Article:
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AS AIRBNB'S TOP EXECS JUMP SHIP…USD6 billion buys?


The bods at Expedia in Seattle have obviously spent up big on a gaggle of Australian media influencers to “draw people’s attention back to the needs of regional Australia”. Not a whiff of pretext around ‘home sharing’: Expedia’s Australian corporates fly under the Stayz banner and that means ‘full-house’ commercial rentals. Those who have joined Expedia’s spin campaign include Edwina Bartholomew, Natalie Bassingthwaighte, Cameron Daddo, Alison Brahe, Jamie Durie, Adam Liaw, Benji and Zoe Marshall, Catriona Rowntree, Tom Williams and Dr Katrina Warren. Leading children’s psychologist Dr Michael Carr-Gregg is reportedly also on board “offering advice to families on how to involve their kids in the #RoadTripPledge”. What has it cost Expedia to assemble this group, along with Government Lobbying firm Barton Deakin, headed by former State Liberal Leader Peter Collins, plus Lucy Turnbull’s nephew Harry Hughes? That cost is not about to be disclosed. Expedia’s promo has little-to-nothing whatsoever to do with supporting accredited regional accommodation providers. Simone Scoppa, Stayz’s ‘resident travel expert’ says: “We have seen since travel restrictions have eased in Australia the demand to stay in a holiday home has increased significantly; where people are wanting to stay in a spacious whole home…but away from other people.” Yes, Expedia and Airbnb want full and open access to run unstaffed commercial operations from every home across our State.


Airbnb has to date commissioned Third-Party Lobbyists Richardson Coutts and Statecraft to push their agenda with Parliamentarians. Airbnb could as well rely on friends and contacts of its Head of Public Policy, Australasia, South Asia and South East Asia - the very well-connected Brent Thomas. Those ‘Friends’ linked Airbnb with Federal, State and Local Government Members and Staff, a cross section of which have of late been involved in ICAC proceedings. Another of Mr Thomas’ ‘Friends’ has just made front-page headlines - NSW Labor MP Shaoquett Moselmane has been suspended after his properties were raided by federal agents as part of an ASIO and Federal Police investigation into possible Chinese Communist Party influence. In what appears to be one of the most silent of corporate departures, last week Brent Thomas bailed from Airbnband joined Chinese social media giant, TikTok. Valued at US$75 billion, in January 2019 an investigation by the American think tank Peterson Institute for International Economics described TikTok as a "Huawei-sized problem" that posed a national security threat to the West. Airbnb also lost Australia/New Zealand Country Manager Sam McDonagh “we are Airbnb’s most penetrated market in the world” - last year.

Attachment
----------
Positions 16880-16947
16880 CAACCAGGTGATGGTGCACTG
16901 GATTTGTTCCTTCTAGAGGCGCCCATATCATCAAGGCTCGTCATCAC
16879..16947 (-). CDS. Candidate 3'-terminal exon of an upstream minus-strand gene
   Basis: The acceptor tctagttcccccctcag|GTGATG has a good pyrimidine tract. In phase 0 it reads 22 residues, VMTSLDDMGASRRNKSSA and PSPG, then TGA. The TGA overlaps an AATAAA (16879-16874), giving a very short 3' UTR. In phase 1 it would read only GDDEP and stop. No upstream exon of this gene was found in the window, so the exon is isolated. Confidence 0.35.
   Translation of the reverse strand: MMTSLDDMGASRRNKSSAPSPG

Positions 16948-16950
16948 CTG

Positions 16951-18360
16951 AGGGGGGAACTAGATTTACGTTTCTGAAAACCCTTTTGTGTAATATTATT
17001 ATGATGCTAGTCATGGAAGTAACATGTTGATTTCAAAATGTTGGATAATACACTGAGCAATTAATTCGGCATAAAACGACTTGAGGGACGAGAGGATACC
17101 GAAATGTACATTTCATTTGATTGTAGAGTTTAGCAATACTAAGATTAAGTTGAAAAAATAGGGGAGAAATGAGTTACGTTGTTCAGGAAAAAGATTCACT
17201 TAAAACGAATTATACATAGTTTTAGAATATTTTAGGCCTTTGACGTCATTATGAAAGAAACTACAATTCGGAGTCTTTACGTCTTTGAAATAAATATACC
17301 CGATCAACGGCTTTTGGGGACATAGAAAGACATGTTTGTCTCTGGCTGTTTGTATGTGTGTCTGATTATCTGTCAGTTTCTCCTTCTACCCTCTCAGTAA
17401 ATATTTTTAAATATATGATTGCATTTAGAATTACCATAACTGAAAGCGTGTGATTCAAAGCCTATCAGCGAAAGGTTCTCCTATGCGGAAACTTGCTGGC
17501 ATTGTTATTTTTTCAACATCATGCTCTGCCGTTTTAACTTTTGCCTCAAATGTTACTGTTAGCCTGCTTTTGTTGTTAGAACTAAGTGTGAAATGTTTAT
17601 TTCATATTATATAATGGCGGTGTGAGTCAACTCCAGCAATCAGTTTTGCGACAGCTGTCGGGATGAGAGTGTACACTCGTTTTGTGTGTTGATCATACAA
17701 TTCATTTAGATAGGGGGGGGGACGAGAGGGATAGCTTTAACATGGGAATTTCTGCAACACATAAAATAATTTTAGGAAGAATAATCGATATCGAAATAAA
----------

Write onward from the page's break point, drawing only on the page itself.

When it comes to the much-hyped Airbnb promise to ensure homes and apartments are COVID-19 safe, Accommodation Hosts Australia, aka Airbnb and Expedia/Stayz landlords, aren’t having a bar of Airbnb’s promised cleaning protocol. Australian Short-Term Rental Accommodation (ASTRA) Board Member Joan Bird (Snow Escape Holidays in Jindabyne) writes that Airbnb lost her, writing: “when they talked about sanitising and then germs and bacteria, no mention of the virus…Reality is that if a surface is clean and dry the virus dies”.

Yet another Queensland Airbnb landlord is reportedly devastated to find her house trashed, TVs stolen, used condoms and three underage girls asleep after ‘guests’ partied for three days. Members of Airbnb’s ‘Trusted Community’ are said to have left the owner with a $50,000 damages bill. Who gives the keys of a home to strangers?


In a win for Canadian citizens a divisional court sided with the City of Toronto and Residents Group Fairbnb Canada. Justice David L Corbett issued a bottom-line decision, which removed the last hurdle towards implementing and enforcing Toronto’s short-term rental regulations. The City passed a bylaw restricting short-term rentals in late 2017 and the rules were supposed to take effect in June 2018 but an appeal by landlords delayed the implementation of the zoning and accompanying licensing legislation. “This is a win for all Torontonians who have been squeezed out of the city’s long-term rental market by Airbnb operators who’ve turned thousands of homes into ghost hotel suits,” said Fairbnb spokesperson Thorben Wieditz after the win. And the City of Amsterdam is banning Airbnb – why not Sydney?


Expedia has US$6 billion to throw at lobbying.  Not that long ago Airbnb was valued at US$31 billion.  What does this sort of money buy in terms of access to NSW homes and residential communities in which we live and raise our families?  Given the State Government's stated intention to make this activity a legal use of all residential premises, one might assume it guarantees influence over our NSW legislative framework.


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